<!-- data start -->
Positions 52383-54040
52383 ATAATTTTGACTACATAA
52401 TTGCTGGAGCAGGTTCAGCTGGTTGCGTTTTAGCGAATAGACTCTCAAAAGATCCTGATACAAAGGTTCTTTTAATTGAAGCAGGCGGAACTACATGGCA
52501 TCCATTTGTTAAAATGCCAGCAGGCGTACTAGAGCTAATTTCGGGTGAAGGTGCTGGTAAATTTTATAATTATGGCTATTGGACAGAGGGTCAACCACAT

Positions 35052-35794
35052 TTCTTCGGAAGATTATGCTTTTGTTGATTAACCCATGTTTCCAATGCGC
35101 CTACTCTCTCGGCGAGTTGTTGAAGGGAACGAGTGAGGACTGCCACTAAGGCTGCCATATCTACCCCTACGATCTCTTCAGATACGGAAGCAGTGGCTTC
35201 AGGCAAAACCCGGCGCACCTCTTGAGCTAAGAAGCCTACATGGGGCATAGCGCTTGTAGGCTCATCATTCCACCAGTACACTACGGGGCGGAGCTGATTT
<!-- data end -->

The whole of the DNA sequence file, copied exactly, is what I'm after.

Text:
Positions 52383-54040
52383 ATAATTTTGACTACATAA
52401 TTGCTGGAGCAGGTTCAGCTGGTTGCGTTTTAGCGAATAGACTCTCAAAAGATCCTGATACAAAGGTTCTTTTAATTGAAGCAGGCGGAACTACATGGCA
52501 TCCATTTGTTAAAATGCCAGCAGGCGTACTAGAGCTAATTTCGGGTGAAGGTGCTGGTAAATTTTATAATTATGGCTATTGGACAGAGGGTCAACCACAT

Positions 35052-35794
35052 TTCTTCGGAAGATTATGCTTTTGTTGATTAACCCATGTTTCCAATGCGC
35101 CTACTCTCTCGGCGAGTTGTTGAAGGGAACGAGTGAGGACTGCCACTAAGGCTGCCATATCTACCCCTACGATCTCTTCAGATACGGAAGCAGTGGCTTC
35201 AGGCAAAACCCGGCGCACCTCTTGAGCTAAGAAGCCTACATGGGGCATAGCGCTTGTAGGCTCATCATTCCACCAGTACACTACGGGGCGGAGCTGATTT